On the first two maps, domains are controlled by the player who controls the single largest building of the appropriate type. All domains must follow a set of rules, one of which is that the largest orange and the largest purple building must each be unique within their domain. The only way to take control of another player's domain is either to build a larger building in the domain or to use blue buildings to merge his domain with a stronger one of yours (similar to an external conflict in Tigris & Euphrates, for those of you who may be familiar with that game). When that happens, one of the two largest buildings will need to be downsized.

Perhaps the most clever, and most difficult to master feature of the game is that all medium and large buildings ripple into later ages. Build a large orange building in the Age of Might and you will also be building a large orange building in the Ages of Faith and Reason. In fact, the only way to build in the Age of Reason at all is to build in an earlier age and to have it ripple through time into the Age of Reason. This rippling can be very cool and it's the defining feature of the game but it also creates enough difficult situations that the rules need to very carefully address them all. This leads to some rather complicated and, dare I say, fiddly rules. The good news is that the rulebook does a reasonably good job of explaining those rules and has plenty of clear examples. Also, all of the rules are logical and necessary so it doesn't take very long for them to become second nature.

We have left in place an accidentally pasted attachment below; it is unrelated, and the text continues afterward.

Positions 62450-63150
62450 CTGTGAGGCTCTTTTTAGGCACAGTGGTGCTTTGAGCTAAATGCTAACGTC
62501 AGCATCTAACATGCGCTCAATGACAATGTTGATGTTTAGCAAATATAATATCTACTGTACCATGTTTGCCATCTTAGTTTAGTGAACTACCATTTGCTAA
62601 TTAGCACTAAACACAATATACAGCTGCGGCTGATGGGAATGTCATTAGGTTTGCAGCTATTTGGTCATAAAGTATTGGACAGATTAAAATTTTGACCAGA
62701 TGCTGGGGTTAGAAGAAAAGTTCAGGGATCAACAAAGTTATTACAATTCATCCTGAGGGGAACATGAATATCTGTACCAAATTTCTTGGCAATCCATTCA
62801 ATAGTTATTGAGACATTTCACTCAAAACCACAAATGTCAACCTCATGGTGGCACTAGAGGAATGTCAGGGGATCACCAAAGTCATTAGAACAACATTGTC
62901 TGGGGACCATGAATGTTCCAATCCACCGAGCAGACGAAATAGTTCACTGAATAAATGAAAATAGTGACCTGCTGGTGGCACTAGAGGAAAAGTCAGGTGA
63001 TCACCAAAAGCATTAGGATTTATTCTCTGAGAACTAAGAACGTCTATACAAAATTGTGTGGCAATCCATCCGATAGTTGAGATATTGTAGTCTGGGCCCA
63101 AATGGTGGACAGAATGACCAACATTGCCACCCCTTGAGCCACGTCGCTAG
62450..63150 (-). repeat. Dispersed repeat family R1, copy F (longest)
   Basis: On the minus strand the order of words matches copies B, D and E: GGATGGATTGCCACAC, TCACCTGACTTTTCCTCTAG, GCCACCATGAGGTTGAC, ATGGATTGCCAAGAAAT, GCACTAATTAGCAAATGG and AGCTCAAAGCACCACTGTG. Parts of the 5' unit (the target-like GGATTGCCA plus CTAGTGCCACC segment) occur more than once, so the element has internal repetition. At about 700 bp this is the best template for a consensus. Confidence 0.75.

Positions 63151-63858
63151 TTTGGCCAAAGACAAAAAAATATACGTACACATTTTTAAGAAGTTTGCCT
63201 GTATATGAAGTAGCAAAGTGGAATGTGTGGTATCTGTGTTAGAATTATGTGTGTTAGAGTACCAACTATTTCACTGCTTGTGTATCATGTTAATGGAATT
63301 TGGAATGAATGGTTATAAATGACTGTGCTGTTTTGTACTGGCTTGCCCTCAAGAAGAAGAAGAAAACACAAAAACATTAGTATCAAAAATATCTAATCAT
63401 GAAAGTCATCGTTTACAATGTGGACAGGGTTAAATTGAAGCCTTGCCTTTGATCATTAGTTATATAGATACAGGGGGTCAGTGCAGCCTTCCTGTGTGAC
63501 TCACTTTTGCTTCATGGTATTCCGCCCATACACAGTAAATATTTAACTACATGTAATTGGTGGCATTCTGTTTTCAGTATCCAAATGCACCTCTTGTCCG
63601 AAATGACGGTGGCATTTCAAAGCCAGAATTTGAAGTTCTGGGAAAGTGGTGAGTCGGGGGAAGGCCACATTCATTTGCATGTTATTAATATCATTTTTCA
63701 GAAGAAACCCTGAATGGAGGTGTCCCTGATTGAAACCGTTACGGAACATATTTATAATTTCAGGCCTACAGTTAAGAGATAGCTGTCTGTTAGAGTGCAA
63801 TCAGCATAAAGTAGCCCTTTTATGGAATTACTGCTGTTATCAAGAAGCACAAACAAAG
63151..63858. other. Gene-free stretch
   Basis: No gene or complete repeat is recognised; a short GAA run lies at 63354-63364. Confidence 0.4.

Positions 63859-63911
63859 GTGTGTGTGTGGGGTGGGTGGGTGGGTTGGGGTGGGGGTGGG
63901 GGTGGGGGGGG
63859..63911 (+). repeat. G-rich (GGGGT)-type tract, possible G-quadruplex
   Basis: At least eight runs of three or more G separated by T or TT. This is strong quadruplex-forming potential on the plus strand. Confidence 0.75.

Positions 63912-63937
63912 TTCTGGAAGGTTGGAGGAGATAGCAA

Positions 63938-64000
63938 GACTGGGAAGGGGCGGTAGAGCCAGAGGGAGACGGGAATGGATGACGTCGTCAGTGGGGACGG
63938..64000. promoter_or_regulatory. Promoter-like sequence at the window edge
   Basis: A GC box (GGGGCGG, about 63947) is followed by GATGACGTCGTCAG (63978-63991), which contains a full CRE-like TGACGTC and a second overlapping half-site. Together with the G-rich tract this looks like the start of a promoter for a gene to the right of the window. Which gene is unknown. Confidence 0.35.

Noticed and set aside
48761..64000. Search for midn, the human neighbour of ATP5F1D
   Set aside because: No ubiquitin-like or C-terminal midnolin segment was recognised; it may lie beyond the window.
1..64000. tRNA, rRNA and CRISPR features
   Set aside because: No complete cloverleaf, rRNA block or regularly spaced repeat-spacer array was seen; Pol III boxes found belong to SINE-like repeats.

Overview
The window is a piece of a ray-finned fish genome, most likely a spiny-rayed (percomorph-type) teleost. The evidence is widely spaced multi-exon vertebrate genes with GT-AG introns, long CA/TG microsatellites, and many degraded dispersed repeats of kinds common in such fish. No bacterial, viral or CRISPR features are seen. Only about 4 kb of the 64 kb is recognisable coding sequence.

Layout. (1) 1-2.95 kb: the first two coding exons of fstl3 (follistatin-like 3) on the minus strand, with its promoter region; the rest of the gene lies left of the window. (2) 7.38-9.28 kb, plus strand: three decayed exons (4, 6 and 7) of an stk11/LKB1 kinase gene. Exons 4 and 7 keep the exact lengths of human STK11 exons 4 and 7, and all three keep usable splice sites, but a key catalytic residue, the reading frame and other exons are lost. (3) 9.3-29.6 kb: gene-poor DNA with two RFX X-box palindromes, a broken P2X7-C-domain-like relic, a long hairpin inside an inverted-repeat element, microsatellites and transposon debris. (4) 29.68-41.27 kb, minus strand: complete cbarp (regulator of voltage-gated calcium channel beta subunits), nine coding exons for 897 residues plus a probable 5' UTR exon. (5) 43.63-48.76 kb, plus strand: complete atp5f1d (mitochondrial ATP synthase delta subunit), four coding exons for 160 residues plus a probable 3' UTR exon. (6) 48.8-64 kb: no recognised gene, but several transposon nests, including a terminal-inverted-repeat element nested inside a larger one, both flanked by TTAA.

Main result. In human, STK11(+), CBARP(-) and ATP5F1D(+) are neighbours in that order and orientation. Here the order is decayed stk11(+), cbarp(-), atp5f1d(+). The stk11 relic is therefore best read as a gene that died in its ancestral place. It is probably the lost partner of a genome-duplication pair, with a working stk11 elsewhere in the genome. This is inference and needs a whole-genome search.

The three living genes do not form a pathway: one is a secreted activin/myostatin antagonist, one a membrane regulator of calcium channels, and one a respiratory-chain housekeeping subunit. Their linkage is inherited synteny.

Khronos is a unique and fascinating game. The time-altering aspect of the game makes this one that every serious gamer should want to try. Still, it's not without its flaws. I've already mentioned that the rules can be a little daunting. What's more concerning to me is that this is the type of game that encourages some players to take a very long time to consider their optimal move, particularly on turns four and seven since scoring will take place as soon as they are finished with their turn. This can become a real problem with a large group of players and, coupled with the fact that the board can change so much between turns, it's the main reason that I really don't recommend that this game be played with more than three players. However, with three players, this is a truly fantastic game, one that I am always happy to play and one that I will often suggest.

One other thing to consider is that, while this is definitely a moderately heavy strategy game, actions are strongly governed by the makeup of the cards in your hand. No matter how good your strategy may be, it can all come undone with a poor card draw. For this reason, I highly recommend that the game be played with the ''Hold-em" variant described at the end of the rules, which gives players a little more direct control over the makeup of the cards in their hand.

If you are looking for a solid medium-weight strategy game with a smattering of luck, a unique theme, and some truly original mechanics, then you really should give serious consideration to Khronos. This is one game that should stand the test of time and is sure to be played throughout the ages.